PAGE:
Miners, supporters protest Patriot
assault on UMWA
Bankruptcy judge backs bosses’ union busting
Miners and supporters demonstrate in Henderson, Ky., against bankruptcy court decision giving Patriot Coal green light to tear up union contracts and slash retiree health benefits.
BY BETSY FARLEY
AND ALYSON KENNEDY
HENDERSON, Ky. — Determined to continue the fight against Patriot Coal’s union busting, some 3,000 miners and supporters demonstrated here June 4 on the grounds of the Henderson County Courthouse.
Coal miners, including a large number of retirees, came in cars, on foot, and in 28 buses from as far away as Alabama, Pennsylvania and the West Virginia panhandle. Contingents of unionists from the Bakery, Confectionery, Tobacco Workers and Grain Millers union; United Steelworkers; Service Employees International Union; and United Auto Workers came in solidarity.
The protest was organized by the United Mine Workers of America in response to a pro-company ruling May 29 by U.S. Bankruptcy Judge Kathy Surrat-States.
That ruling gives Patriot Coal the green light to eliminate its collective bargaining agreements with the UMWA and slash health care benefits for more than 20,000 retired miners and their spouses.
In a statement after the ruling, Patriot bosses said they will recognize existing union contracts through July 1 by which time they intend to have new agreements in place with major concessions.
Surrat-States callously acknowledged that for many retirees her ruling will mean “making a choice today over medicine or food.”
“This means some people are going to die,” Darryl Hedgepath told the Militant the day before the rally.
A member of UMWA Local 1793, Hedgepath runs a scoop at Patriot Coal’s Highland No. 9 Mine in Waverly. Two days after the court ruling, he said, the company announced things would change.
“They said we would not get the $1.50 pay raise we’re supposed to get in July,” Hedgepath said. “Next year they will take away one week’s paid vacation. At the end of the shift that night the company had constructed gates at the entrance to the parking lot.”
“I have brothers who work in a nonunion mine,” said Conrad Wolfe, 32, who also works at Highland No. 9. “The thing they get from the company is to keep the union out. Now they are worried because they know that if we lose, they are not going to gain anything.”
In 2007, Peabody Energy created Patriot by spinning off many of its mining operations in West Virginia and Kentucky, including all its union mines east of the Mississippi. A year later Patriot bought Magnum Coal, a company created in 2005 by Arch Coal to take over all its union mines.
“We will continue to meet with the company this week to see if there is a way forward,” UMWA President Cecil Roberts said May 29. “We have long acknowledged that Patriot is in trouble, because it can no longer pay Peabody and Arch’s bills. We remain willing to take painful steps to help Patriot get through the rough period it faces over the next couple of years.”
Bennett Hatfield, Patriot’s president and CEO, called the ruling a “major step forward.” He said he would continue to talk to the union to find a “consensual resolution.”
Today’s rally was the latest in a series of protest actions involving thousands of miners and other unionists. UMWA officials announced the next rally against Patriot will take place in St. Louis June 17 and that protests will continue throughout the summer.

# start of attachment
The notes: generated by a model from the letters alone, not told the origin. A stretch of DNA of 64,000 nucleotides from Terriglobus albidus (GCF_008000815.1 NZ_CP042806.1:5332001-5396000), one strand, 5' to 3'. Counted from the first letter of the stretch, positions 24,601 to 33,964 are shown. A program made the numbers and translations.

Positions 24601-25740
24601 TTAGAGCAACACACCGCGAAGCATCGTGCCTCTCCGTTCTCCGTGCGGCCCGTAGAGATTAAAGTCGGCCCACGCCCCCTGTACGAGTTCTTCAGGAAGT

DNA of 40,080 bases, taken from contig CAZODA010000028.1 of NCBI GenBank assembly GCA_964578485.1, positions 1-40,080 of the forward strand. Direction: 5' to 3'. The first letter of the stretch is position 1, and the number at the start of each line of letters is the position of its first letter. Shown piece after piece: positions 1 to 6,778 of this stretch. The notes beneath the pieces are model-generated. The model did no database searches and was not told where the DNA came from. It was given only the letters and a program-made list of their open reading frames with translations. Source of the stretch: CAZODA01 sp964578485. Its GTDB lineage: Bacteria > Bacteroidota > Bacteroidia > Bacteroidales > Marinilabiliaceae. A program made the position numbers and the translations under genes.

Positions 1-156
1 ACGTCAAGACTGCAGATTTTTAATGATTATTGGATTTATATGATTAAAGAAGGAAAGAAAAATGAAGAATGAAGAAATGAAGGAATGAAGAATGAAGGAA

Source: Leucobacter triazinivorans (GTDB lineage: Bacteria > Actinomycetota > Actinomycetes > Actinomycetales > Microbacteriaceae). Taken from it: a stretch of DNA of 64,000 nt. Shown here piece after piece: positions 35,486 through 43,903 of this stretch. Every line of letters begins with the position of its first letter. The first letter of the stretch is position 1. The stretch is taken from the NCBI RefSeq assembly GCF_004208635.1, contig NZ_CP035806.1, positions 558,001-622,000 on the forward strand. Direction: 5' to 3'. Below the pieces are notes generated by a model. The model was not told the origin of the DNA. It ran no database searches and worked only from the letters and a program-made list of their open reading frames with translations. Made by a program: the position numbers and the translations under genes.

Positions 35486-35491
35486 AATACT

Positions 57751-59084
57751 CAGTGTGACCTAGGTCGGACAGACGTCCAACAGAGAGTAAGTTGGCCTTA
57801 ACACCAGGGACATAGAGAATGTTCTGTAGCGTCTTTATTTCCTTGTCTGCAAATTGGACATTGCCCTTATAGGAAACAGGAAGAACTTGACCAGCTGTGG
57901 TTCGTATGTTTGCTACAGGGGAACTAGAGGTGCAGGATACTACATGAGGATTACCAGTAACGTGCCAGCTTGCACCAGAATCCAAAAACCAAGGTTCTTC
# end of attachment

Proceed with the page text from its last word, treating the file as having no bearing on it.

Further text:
The union filed suit in Charleston, W.Va., alleging that Peabody and Arch violated the Employee Retirement Income Security Act by illegally dumping contractual obligations when they created Patriot and Magnum. It also announced plans to appeal the court decision.
Roberts told the West Virginia MetroNews that a strike now would be “high risk,” since it could put Patriot out of business.
Bobby Stone and Rick Lowell, both retired from Peabody Camp No. 1 Mine with close to 56 years of work between them, told the Militant that their pensions and health care are on the chopping block.
“We retired early in order to be guaranteed a pension and health care. All the corporations are watching this to see if they can do the same thing. Every union man and woman in the country needs to get involved in this fight,” Lowell said.
“We came out today to support the mine workers,” Wilbert Robinson, a USW retiree from Alcoa Aluminum in Evansville, Ind., and Midwest representative of the A. Philip Randolph Institute, told the Militant. “The judge made the wrong decision. Mining is a dangerous and heavy job. Look around and you can see that a good number of the retirees are disabled and need the medical coverage.”
“We brought a bus of 56 retired UAW members because the UMWA has supported us going all the way back to the 1930s,” said Kathy Fowler, president of UAW Local 10 in Doraville, Ga.
‘This fight is far from over’
UMWA International Vice President Steve Earle chaired the rally, drawing cheers from the large crowd when he said, “The UMWA is here to stay. We have a message to the judge that this will not be the end. This fight is far from over.”
Calling the bankruptcy court decision “a new victory by the robber barons,” Kentucky State Rep. Brent Yonts told rally participants they should urge Congress to “change the bankruptcy laws so we don’t allow this to happen to working people.”
Among other speakers at the rally were Roberts, Kentucky AFL-CIO President William Londrigan, UMWA International Financial Secretary-Treasurer Dan Kane, Kentucky State Sen. Jerry Rhoads, and Henderson County Judge Executive Hugh McCormick.
“The intent of the judge’s decision is pretty clear to me,” said Guy Scisney, 66, who works at Highland No. 9. “It was to bail the company out and give us the shaft.”
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